3. Add new grade level of 11-14.  There is a huge disparity in graduation rates for K-12 for whites & non-whites; why continue that for 2 more years?   The same disparity in results is not seen in college. [Grades] 10-12 should be separated from k-9 and made part of college or trade school.

4. Support Mayo expansion. The devil is in the details of this idea. The details have not been explained to the public.

5. Postsecondary institutions must change. I think the new model for education should 1-2 years of skilled training after HS carpentry, computer programing, smart phone apps, truck driving, pharmacy tech. welding, x-ray tech, etc. Work 2-5 years, then go to college to get the knowledge to move up in management or for more skill-based training to advance a technical skill.

Adam Harrington  (10)  (5)  (0)  (0)  (5)

2. Healthcare data a plus for consumers. I am skeptical that the high level of service and costs can be maintained, but do not know enough about this at a state level.

3. Add new grade level of 11-14.  What does this mean?  Adding additional public school grades?  Additional requirements for all? It seems that public schools need a different model 1-12 to prepare for life, rather than adding more for 11-14.

5. Postsecondary institutions must change. Colleges and Universities should consider adjustments to their business model of their own volition.  They should not be further subsidized to become cost competitive.

David G. Dillon  (10)  (0)  (5)  (10)  (10)

1. Adopt results-based accountability. This is such an obviously good idea one wonders if some of those agreeing to this idea hope to define results and inputs, not outputs.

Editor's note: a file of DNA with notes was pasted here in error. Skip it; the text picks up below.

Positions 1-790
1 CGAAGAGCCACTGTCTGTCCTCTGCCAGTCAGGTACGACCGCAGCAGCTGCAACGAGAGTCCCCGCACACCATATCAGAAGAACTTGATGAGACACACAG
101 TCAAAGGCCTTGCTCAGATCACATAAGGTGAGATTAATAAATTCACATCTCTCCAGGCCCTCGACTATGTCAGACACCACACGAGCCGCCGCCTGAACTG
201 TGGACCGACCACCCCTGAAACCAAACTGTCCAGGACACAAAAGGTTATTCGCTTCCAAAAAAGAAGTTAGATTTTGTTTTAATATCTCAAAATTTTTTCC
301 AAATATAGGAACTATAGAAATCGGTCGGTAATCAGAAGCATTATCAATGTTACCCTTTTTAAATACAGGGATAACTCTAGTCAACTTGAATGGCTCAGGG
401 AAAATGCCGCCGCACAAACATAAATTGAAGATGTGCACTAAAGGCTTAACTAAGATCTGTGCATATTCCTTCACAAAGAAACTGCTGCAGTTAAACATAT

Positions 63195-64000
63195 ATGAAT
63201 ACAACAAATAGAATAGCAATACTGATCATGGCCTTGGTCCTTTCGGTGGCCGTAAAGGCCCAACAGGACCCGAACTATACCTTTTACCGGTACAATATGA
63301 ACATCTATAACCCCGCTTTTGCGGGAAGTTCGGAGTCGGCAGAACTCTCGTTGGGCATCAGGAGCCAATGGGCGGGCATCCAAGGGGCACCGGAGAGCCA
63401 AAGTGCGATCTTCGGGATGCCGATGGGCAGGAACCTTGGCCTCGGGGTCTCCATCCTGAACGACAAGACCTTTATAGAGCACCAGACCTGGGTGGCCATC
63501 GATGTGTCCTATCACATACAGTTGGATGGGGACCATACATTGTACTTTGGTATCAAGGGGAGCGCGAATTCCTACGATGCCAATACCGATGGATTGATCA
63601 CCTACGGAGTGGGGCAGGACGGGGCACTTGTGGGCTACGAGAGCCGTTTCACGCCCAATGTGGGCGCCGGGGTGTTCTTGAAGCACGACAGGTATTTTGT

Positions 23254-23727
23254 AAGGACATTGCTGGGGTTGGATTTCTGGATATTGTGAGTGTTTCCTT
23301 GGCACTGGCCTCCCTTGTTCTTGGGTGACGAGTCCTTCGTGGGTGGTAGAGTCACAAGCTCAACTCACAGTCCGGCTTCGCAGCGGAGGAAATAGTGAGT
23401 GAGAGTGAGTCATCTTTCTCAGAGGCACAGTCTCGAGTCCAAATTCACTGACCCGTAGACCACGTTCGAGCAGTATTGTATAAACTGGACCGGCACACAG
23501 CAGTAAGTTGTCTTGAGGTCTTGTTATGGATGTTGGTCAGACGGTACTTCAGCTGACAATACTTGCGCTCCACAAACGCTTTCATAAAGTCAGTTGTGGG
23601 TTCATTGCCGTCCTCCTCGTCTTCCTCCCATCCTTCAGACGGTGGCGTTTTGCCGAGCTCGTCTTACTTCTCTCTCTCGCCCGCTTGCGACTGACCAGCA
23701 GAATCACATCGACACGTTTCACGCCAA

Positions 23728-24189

2. Healthcare data a plus for consumers. This would be a good idea of consumers had real power.  They do not.  This would be a good idea if consumers felt as this they were spending their own money.  They do not.  This would be a good idea if the measurements intended addressed service quality in terms of outcome.  They do not.

4. Support Mayo expansion. Never been for a state supported ballpark as I have heard a credible argument for how Minnesota can create wealth by entertaining itself. A world-class destination health care facility brings in out of state and out of country dollars and gives us a platform to innovate and create real wealth.

5. Postsecondary institutions must change. Other segments of our economy have become more efficient and more relevant. Time for the colleges and universities to recognize that their time has come.

Don Anderson  (5)  (7.5)  (7.5)  (5)  (7.5)

Dennis L. Johnson  (7.5)  (7.5)  (0)  (0)  (10)

1. Adopt results-based accountability. Old wine in new bottles? A buzzword does not a reform make.

2. Healthcare data a plus for consumers. Get rid of Obamacare; we have these choices now.

3. Add new grade level of 11-14.  Wrong solution to the problem of poor teaching.

4. Support Mayo expansion. Why? If they are so good, they should be able to fund their own expansion.